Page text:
Tijuana's Leyzaola Dilemma
(A collaboration between KPBS and Tijuanapress.com)
General Alfonso Duarte says the haul shows authorities’ crime-fighting strategy is working. “This hits hard at criminal groups’ operative and financial structures,” says Duarte, who credits Tijuana’s Municipal Police for the bust, “This isn’t the police of three years ago. Now it is a police that confronts criminals.”
The Mexican government once ranked Tijuana cops as the country’s worst. The city’s current police chief, Julian Leyzaola, is credited with turning things around. He took over three years ago, launched an anti-corruption crusade and fired hundreds of allegedly dirty officers. “We’ve given the city some positive results. Of course, there’s unfinished `business,” says Leyzaola.
The police chief’s work, along with other authorities, to rescue the city from the most violent period in its history has been hailed as a model for the rest of Mexico. In the process, Leyzaola has survived four assassination plots. But he may meet his end when Tijuana’s new mayor takes office December 1st.
Mayor Elect Carlos Bustamante and Leyzaola come from different political parties. It’s expected that Bustamante will fire all the old government functionaries. Though, Bustamante, hasn’t said if he’ll throw out Leyzaola.
Leyzaola’s boosters , including US authorities, have rallied around him. They fear Tijuana will regress if he leaves.
Community groups and the City of Tijuana have organized celebrations for Leyzaola, like this one, where hundreds of people from both sides of the border packed Tijuana’s Cultural Center and gave the Chief a standing ovation.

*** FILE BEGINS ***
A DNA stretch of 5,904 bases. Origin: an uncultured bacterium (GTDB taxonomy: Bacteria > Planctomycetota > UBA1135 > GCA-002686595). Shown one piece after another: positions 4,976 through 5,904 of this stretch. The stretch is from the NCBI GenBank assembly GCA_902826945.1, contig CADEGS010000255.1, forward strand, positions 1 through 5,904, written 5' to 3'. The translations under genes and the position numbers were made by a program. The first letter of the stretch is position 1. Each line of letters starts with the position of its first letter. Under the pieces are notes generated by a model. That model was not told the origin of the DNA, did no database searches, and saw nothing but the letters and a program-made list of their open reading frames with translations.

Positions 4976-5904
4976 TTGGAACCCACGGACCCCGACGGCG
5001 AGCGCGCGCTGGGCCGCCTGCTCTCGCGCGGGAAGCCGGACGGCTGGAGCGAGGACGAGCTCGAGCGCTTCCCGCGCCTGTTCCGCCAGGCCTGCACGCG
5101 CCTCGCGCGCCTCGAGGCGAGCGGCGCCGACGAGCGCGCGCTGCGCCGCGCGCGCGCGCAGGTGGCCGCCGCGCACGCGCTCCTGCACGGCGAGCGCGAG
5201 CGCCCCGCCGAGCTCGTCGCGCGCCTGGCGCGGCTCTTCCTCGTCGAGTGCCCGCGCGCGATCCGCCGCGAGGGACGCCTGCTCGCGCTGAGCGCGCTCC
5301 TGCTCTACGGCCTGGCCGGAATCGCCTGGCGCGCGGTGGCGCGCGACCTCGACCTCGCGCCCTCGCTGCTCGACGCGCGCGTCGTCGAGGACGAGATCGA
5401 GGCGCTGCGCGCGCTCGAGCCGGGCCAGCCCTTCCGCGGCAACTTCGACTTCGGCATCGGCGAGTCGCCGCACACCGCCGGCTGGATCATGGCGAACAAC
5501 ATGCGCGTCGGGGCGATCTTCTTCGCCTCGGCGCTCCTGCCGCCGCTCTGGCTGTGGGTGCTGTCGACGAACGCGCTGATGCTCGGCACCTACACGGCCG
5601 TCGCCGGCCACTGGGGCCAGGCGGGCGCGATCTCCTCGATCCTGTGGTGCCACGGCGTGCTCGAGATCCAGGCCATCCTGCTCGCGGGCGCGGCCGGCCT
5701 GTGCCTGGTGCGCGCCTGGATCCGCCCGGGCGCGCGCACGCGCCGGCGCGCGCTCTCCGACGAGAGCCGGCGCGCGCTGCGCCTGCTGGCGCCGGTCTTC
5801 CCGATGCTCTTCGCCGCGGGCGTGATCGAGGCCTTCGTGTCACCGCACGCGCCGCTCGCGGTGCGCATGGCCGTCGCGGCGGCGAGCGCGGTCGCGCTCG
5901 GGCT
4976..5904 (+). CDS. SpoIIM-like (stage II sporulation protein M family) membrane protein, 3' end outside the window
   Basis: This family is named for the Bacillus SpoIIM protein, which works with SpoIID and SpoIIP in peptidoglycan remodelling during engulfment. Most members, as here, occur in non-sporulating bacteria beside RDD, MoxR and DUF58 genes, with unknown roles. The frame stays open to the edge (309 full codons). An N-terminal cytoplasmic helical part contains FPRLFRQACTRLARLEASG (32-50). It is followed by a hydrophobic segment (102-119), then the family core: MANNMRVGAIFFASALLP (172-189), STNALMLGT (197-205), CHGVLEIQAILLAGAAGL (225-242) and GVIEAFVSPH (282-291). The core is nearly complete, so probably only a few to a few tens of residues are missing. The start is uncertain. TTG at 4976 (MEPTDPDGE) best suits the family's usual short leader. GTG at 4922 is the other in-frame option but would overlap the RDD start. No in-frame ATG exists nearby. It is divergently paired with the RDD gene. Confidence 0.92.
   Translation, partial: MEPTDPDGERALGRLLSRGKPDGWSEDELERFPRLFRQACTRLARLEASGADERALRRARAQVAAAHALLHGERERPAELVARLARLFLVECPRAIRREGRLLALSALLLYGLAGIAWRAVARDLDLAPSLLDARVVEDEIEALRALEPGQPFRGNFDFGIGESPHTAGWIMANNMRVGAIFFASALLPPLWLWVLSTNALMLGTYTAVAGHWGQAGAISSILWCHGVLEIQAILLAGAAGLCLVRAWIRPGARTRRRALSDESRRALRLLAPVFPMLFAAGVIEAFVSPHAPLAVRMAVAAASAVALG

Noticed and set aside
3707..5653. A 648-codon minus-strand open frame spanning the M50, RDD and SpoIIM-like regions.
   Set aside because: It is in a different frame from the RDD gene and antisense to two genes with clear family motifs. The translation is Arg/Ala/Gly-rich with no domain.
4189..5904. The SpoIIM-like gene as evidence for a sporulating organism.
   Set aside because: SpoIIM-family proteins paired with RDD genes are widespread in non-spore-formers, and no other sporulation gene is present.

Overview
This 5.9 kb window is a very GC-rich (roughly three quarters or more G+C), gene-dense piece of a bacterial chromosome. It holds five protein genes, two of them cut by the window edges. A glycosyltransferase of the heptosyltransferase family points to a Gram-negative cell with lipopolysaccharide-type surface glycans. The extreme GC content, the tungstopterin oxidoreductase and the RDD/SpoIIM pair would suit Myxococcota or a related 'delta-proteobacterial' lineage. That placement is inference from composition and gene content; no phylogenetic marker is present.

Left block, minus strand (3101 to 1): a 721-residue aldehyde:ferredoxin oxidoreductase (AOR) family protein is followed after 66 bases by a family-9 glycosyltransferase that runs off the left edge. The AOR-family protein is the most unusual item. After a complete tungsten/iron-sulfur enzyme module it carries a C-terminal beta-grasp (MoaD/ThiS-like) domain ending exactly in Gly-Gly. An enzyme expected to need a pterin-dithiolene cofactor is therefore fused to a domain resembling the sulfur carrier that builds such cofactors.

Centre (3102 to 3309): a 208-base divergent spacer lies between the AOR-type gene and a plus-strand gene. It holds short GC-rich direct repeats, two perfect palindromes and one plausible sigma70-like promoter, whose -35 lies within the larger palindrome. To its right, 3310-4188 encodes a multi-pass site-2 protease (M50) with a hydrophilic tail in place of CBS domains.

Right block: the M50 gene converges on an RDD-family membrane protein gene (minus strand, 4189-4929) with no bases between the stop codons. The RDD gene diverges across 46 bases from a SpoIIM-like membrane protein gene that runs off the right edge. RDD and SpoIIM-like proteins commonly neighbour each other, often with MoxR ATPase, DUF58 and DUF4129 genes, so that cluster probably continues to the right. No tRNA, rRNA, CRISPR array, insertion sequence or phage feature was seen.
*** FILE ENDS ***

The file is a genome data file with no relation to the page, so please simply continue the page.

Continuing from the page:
Mike Eckel is the FBI’s border liaison. He says US authorities have never trusted the Tijuana police like they do now. “We’ve had an outstanding relationship and success after success. He has gone to the front door and done things. He is on the front line, participating. He is a true leader,” says Eckel.
Rafael Carrillo Barron, a Tijuana businessman, says Leyzaola has transformed public safety. “In another time, criminals would be walking immune to any police. Today, they don’t dare show their face without the risk of being apprehended,” says Carrillo.
Not everyone loves Leyzaola, including dozens of his own officers. They and their families have marched through the streets to protest the chief’s tactics. They say he has crossed the line in his zeal to crackdown and accuse him of torture. “Around all my body. My face, my legs, I have a certificate that proves all the injuries that were committed from this person, Leyzaola,” says Jose Luis Hernandez Gálvez.
He’d worked as a Tijuana policeman for 15 years. Then, the chief accused him and three of his colleagues of robbing a high profile foreign visitor. Gálvez says he was fired and has lived in fear since. “I’m not living in my house. I am moving to different places. I am not driving my cars. Because I know if Leyzaola stops me…this guy is capable of anything,” says Gálvez.
Three dozen more officers and also civilians accuse Leyzaola of torture. The highest human rights court in the Western Hemisphere has taken up the case. Baja California’s Commission on Human Rights recommended the City of Tijuana fire Leyzaola. The current mayor ignored the recommendations, saying they were politically motivated.
Despite the accusations. Leyzaola’s law enforcement career is hardly doomed. Baja California’s Governor says he’ll hire him or help him get another government job. “I recognize Julian Leyzaola’s work.”
Eckel, with the FBI, says he has no reason to believe the torture charges. He says the city still needs Leyzaola. “There is more to do. And I know that he is going to pull this plan through,” says Eckel.
Leyzaola has made progress. But the calm in Tijuana is fragile. This year’s murder rate has already surpassed last year’s 650.
Mayor Elect Bustamante says he’ll announce his pick for police chief on Monday, four days before he’s sworn in.